How to Fail at Post-Hostilities Planning at the Operational Level
NAVAL WAR COLL NEWPORT RI JOINT MILITARY OPERATIONS DEPT
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Combatant commander leadership is THE critical factor in ensuring robust, operational planning is done for post-hostilities Phase IV. This can be seen by looking at the Phase IV failures in both Panama and Iraq. Both these Phase IV planning failures followed successful combat operations in Phase III, but the combatant commanders failed to ensure as much effort was put into Phase IV planning as Phase III. In fact, they failed to ensure there was any real plan at all. They failed to focus their staffs and produce an executable plan due to their decisions to separate the combat planners from the post-hostilities planners and OPSEC concerns that killed effective coordination between Phase III and IV. In addition, replacement of the commander of SOUTHCOM just months before Operation JUST CAUSE and the commander of CENTCOM in the months immediately following the conclusion of Phase III in Operation IRAQI FREEDOM exacerbated an already difficult and complex planning environment. Neither commander prepared an adequate plan for Phase IV and the results speak for themselves.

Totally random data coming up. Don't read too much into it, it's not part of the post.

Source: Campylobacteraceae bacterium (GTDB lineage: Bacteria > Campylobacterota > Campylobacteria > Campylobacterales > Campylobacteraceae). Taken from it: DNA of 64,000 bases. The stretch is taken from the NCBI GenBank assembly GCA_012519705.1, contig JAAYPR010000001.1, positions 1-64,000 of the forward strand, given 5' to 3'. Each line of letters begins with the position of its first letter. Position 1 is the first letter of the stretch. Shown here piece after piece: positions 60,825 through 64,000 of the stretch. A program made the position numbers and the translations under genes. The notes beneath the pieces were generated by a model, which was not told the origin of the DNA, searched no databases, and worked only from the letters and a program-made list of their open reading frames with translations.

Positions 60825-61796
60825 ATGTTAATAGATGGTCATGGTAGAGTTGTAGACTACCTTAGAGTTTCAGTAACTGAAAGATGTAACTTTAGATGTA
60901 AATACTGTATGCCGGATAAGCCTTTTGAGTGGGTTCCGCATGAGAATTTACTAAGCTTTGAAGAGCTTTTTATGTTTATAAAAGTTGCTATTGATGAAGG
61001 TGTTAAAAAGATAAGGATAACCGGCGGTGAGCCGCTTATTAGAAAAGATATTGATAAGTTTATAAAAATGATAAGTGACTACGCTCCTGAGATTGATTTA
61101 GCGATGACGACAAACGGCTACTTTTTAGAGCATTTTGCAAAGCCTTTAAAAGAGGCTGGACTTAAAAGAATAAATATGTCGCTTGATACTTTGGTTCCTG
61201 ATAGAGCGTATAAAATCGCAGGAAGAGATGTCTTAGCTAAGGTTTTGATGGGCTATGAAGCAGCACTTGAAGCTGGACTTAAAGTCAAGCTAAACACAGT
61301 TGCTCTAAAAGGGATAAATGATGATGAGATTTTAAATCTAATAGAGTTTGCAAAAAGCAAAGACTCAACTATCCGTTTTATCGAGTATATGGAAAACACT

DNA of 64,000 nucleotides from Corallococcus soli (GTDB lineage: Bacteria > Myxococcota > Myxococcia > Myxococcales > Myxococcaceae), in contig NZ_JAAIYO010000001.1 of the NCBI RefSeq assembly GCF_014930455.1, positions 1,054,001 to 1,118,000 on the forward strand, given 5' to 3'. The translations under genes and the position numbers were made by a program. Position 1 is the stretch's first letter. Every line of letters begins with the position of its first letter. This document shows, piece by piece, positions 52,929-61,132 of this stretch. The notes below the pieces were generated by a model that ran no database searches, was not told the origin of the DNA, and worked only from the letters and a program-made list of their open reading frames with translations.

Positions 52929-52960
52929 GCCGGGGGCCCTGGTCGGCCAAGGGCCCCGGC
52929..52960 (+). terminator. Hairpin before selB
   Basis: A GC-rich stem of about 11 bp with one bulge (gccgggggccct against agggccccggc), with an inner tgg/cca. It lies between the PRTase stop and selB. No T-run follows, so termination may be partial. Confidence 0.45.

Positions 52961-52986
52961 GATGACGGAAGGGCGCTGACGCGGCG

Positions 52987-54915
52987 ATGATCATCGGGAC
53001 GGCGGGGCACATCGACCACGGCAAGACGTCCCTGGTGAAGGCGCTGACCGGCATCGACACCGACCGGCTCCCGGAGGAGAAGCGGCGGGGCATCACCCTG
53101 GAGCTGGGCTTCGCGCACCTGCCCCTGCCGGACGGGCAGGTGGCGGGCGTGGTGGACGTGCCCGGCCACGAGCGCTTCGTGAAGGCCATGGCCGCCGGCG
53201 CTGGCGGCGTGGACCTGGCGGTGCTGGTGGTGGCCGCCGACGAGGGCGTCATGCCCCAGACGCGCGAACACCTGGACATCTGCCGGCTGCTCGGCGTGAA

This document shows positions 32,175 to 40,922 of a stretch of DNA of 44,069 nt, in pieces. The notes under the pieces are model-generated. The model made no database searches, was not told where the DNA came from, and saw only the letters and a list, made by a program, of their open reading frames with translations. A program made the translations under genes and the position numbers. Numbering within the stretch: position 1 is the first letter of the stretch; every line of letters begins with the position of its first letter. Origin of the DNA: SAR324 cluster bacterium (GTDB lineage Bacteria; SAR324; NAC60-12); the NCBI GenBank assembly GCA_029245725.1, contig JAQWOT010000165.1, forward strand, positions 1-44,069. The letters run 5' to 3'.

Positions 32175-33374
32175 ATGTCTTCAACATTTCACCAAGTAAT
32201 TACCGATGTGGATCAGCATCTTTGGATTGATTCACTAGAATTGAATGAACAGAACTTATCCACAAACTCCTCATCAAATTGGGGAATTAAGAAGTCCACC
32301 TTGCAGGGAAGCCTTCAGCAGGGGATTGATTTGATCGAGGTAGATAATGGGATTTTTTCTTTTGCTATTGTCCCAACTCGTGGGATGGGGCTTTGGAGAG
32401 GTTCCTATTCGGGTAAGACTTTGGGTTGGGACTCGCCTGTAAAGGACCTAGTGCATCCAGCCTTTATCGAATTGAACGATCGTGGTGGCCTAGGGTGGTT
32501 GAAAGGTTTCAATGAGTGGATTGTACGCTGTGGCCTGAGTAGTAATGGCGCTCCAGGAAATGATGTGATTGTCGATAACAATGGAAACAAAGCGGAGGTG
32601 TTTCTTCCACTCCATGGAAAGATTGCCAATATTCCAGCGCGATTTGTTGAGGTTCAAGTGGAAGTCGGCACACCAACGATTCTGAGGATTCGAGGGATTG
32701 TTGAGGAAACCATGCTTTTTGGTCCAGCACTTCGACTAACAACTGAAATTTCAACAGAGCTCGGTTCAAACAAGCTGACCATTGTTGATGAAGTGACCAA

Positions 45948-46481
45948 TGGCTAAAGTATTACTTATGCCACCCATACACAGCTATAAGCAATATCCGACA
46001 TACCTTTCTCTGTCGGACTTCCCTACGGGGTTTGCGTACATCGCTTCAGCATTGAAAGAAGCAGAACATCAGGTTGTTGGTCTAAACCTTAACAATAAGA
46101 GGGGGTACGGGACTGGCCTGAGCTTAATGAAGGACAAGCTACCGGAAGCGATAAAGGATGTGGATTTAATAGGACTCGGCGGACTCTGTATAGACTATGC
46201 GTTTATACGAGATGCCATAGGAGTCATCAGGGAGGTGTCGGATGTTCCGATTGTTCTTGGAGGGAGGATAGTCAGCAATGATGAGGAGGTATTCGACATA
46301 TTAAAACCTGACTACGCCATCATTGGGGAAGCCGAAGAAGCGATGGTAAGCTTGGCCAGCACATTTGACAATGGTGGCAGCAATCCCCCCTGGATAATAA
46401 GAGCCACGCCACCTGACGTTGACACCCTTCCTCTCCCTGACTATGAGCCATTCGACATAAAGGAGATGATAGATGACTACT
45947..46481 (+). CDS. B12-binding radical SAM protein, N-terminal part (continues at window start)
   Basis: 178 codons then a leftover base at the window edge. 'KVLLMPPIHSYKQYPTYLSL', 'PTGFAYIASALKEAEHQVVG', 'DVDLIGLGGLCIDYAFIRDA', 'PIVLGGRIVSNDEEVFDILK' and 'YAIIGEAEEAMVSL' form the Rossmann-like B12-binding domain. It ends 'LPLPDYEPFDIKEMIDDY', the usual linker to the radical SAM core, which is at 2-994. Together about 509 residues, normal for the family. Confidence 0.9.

- Military Operations, Strategy and Tactics